We have faced a year that included extra time on our hands. Many had to find things of interest to do. It wasn’t long before people were picking up new hobbies. Others found their way back to interesting old ones—like collecting baseball cards.
The old favorite hobbies have re-mained or been revitalized in this Pandemic year and baseball cards have become prevalent again.
As far back as 1994, writing an article for Seniors Today, I was suddenly struck with the question: What ever happened to baseball cards? Evenings and weekends were consumed by husbands and sons (as well as some daughters) with America’s favorite pastime. Whenever there was a game of baseball being aired, living rooms loudly proclaimed the possibilities of who would be the winner! Then, of course, it was time to add to the collection.
Mothers or non-fans had to find something to do during baseball’s invasion of privacy. They decided the game should be called Spit And Scratch.
Having heard the names of all those wonderful overgrown boys who ran the diamond each week—Babe Ruth, Lou Gehrig, Leo Dorocher, Ty Cobb, Mickey Mantle, and hundreds of others—in a way you couldn’t help but be grateful for a sport that could create such a binding interest be-tween fathers and sons of America.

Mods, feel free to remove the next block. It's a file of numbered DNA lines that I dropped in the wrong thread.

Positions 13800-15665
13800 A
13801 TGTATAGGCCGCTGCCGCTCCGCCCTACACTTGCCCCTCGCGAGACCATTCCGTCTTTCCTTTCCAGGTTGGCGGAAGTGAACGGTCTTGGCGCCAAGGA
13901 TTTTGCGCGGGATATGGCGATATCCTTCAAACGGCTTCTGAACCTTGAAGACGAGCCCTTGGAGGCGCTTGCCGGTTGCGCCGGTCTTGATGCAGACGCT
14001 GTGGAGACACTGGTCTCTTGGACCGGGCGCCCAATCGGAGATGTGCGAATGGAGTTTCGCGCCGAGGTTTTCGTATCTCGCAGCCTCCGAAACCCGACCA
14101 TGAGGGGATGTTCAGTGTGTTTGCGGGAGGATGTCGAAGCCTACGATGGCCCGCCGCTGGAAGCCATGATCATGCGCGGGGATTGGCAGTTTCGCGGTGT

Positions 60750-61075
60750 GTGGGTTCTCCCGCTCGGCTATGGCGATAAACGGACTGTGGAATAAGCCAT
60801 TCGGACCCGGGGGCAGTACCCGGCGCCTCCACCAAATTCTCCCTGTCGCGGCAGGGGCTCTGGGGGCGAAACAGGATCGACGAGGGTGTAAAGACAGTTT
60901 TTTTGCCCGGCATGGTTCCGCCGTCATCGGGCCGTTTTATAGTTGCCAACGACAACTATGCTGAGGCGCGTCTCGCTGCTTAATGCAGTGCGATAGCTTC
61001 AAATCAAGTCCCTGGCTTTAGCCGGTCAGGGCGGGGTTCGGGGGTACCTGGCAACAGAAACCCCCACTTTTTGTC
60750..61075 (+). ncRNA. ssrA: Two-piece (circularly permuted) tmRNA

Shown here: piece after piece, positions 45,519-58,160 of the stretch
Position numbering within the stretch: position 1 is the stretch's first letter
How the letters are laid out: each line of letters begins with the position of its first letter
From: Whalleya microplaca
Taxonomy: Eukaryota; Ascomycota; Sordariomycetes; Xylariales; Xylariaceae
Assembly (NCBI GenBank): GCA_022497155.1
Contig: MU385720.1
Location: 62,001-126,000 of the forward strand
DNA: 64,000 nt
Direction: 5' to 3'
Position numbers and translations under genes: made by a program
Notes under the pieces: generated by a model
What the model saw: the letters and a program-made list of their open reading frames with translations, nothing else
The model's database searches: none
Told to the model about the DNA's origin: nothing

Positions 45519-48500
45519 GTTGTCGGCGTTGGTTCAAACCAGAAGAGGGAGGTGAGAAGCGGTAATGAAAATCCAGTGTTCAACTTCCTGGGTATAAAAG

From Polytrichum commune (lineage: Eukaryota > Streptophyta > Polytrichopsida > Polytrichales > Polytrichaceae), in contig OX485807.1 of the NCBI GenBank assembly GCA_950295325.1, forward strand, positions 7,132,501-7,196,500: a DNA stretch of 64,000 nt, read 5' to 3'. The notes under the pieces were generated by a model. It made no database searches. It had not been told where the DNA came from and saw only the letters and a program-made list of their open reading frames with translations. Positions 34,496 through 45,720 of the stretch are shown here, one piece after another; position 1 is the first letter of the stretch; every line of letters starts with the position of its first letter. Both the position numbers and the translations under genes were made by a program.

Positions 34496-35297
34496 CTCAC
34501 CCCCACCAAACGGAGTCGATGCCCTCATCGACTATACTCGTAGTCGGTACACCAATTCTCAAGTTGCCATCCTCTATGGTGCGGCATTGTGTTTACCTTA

The husband coached Little League and from T-ball to baseball our son grew up running the diamond. What a guy! He served in the Army and after five years was a civilian again.
I decided it was time to clear my home of the left-over possessions that had occupied his closet as a teenager. He was asked to come over and go through his things. Then I said I would go through them and if there was anything he wanted to keep, he could come get it.
I waxed nostalgic when, going through his closet I found so many things of sentimental value. Then came the old shoe box. Hmmm! You never know what you will find in an old shoe box that has been closed for years. I opened it and it was filled with baseball cards. I thought “He’s all grown up now. I’ll just trash these.”
The shoe box went in the garbage. That evening our son came by and I casually mentioned what I had done. Before he had time to be too upset, he flew to the garbage can and retrieved the shoe box.
Now, in the 20s, we found ourselves wondering. Who knows what will happen to baseball? When the players end up back on the fields, will they have the support of fans? Will the sport become just a memory that fades with the next generation? Will our local baseball fields eventually become soccer fields? What new sports will the boys of summer find to replace baseball?
Hold on! Recently, two grandsons were almost too busy to visit when we went to see the new/old home one resided in. They went
off in another room to trade baseball cards!
Kitty Maiden is a staff writer for Seniors Today.